Here's something from the UC Davis Dept. of Plant Sciences:...
The following powerpoint was graciously shared with me by Max Edgley, a PhD candidate at the Tasmanian Institute of Agriculture. I think this is a very useful exposition of a common problem in blackberries and I am very grateful for him sharing it with all of us.
The information below is taken from Max's presentation. Max wrote in to stress that we please be aware that this information is from one season across and is as such very preliminary.
Red druplet disorder, or reversion, is the post-harvest reddening of blackberry fruit. While we understand that there is a loss of anthocyanin pigment in the affected druplets, it is still unclear as to what exactly is the cause of this disorder.
Physical damage to the druplets has been implicated, as have rapid changes in temperature – ie from the hot of the field to the sudden cold of the cooler which seems to swell and then shrink the cells walls of the fruit. Fruit which is harvested at temperatures with an internal temperature above 22 C (that's 72.5 F) before cooling tends to show symptoms the most.
In short, the work here investigates the above implications by testing staged cooling of freshly harvested fruit, physical damage, and the effects of different levels of fertilizer nitrogen in mitigating red druplet disorder.
Again, many thanks to Max for sharing this document with all of us.
July 24, 2016
A final summary of the many lessons that surfaced during the five farm visits that were held back in May and June is now posted at the CASI website at http://ucanr.edu/?blogpost=21603&blogasset=85918.
Additional farm demonstration evaluations are being established and we hope to have more opportunities to share this work in the near future. If you are interested in becoming involved with the farm demonstration network, please contact us at (559) 303-9689.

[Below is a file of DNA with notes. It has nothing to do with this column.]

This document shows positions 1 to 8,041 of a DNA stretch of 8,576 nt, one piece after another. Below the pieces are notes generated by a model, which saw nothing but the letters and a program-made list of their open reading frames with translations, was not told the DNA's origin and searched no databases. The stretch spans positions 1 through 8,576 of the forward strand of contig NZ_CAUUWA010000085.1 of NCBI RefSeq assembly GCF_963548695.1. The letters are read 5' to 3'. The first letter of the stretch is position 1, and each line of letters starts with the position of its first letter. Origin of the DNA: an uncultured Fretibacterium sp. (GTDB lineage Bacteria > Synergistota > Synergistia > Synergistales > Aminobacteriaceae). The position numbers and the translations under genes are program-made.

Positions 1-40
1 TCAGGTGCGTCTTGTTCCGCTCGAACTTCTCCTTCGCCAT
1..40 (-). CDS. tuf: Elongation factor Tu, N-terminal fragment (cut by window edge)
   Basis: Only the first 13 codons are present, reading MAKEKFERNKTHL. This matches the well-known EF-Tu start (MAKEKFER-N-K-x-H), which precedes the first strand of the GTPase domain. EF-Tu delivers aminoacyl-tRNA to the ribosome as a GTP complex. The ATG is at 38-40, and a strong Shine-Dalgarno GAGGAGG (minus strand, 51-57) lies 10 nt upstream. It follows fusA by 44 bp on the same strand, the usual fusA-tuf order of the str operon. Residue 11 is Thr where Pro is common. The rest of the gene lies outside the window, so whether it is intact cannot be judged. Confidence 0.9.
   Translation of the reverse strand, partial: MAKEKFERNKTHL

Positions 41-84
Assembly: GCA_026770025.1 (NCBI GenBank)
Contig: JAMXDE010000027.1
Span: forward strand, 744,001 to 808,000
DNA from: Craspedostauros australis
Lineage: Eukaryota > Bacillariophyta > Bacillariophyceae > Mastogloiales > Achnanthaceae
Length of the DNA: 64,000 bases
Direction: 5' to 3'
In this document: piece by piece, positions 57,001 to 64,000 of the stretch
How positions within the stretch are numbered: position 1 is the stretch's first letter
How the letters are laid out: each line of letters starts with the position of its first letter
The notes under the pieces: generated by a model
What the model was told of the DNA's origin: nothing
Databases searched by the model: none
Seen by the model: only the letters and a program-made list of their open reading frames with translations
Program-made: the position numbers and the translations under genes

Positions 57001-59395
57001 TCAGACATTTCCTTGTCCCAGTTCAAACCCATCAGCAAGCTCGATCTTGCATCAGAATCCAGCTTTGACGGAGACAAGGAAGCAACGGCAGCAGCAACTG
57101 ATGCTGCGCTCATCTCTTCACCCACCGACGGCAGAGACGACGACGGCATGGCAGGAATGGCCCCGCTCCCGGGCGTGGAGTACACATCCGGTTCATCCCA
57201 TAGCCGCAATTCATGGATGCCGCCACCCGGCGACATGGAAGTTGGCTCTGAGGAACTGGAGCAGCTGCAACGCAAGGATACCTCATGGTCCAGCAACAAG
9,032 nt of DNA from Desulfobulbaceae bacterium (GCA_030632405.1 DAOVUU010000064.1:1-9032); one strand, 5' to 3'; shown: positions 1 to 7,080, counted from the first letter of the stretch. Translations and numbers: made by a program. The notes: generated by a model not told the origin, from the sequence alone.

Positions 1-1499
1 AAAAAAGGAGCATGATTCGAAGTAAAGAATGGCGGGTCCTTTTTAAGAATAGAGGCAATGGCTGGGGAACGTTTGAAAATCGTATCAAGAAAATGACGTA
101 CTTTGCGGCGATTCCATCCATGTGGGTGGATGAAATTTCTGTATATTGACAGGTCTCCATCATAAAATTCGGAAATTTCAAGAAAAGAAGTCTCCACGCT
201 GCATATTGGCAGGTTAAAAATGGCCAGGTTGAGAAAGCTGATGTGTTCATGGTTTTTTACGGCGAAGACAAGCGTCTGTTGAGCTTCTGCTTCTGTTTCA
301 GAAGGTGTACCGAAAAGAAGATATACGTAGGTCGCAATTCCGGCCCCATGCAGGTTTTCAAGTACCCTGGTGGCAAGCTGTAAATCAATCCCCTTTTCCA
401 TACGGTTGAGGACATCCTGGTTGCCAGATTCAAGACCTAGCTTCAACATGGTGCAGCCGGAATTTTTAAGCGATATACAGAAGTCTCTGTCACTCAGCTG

With the detection of Huanglongbing (HLB) in California in 2012 and 22 additional cases reported during 2015 through June 2016 there is a major concern among citrus growers about the spread of this incurable bacterial disease. The vector of the disease, the Asian citrus psyllid (ACP), is a hardy insect with good dispersal capabilities and can be found in many southern California citrus groves today. With no direct cure for HLB at present, the only option for growers to combat the disease is to control the psyllid. This can prove difficult for conventional citrus growers with broad spectrum insecticides, but for organic citrus growers, which grow an estimated 7% of citrus in California, the task is even more difficult with the currently available options.
Entrust (spinosad) + oil, Pyganic (pyrethrin) + oil, and oil alone are currently the recommended and most widely used insecticide options for organic growers (UC IPM Guidelines for Citrus). While these insecticides are fairly effective in killing ACP if they make direct contact, the residual life of these pesticides is very short (days) compared to conventional insecticides (weeks to months). For example, in our petri dish studies, 10 fl oz/acre Entrust SC + 0.25% Omni supreme spray oil caused 89% mortality, 17 fl oz/acre Pyganic 5.0 EC + 0.25% Omni supreme spray oil caused 73% mortality and 0.25% Omni supreme spray oil caused 42% mortality when 1st-2nd ACP nymphs were exposed to treated leaves one day after application. Nymphal mortality continued to decline for the Entrust + oil treatment (69% mortality) and even more severely declined for Pyganic + oil (27% mortality) 3 days after treatment. In contrast, one-day-old residues of a conventional insecticide, the neonicotinoid 5.5 oz Actara (thiamethoxam), resulted in more than 95% mortality of nymphs and mortality remained high for more than a month.